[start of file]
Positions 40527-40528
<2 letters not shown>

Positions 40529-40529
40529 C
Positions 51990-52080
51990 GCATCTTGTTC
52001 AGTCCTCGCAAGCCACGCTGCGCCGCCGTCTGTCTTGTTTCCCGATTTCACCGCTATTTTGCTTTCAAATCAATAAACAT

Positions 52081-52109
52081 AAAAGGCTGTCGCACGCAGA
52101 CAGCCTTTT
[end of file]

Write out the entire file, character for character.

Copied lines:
Positions 40527-40528
<2 letters not shown>

Positions 40529-40529
40529 C
Positions 51990-52080
51990 GCATCTTGTTC
52001 AGTCCTCGCAAGCCACGCTGCGCCGCCGTCTGTCTTGTTTCCCGATTTCACCGCTATTTTGCTTTCAAATCAATAAACAT

Positions 52081-52109
52081 AAAAGGCTGTCGCACGCAGA
52101 CAGCCTTTT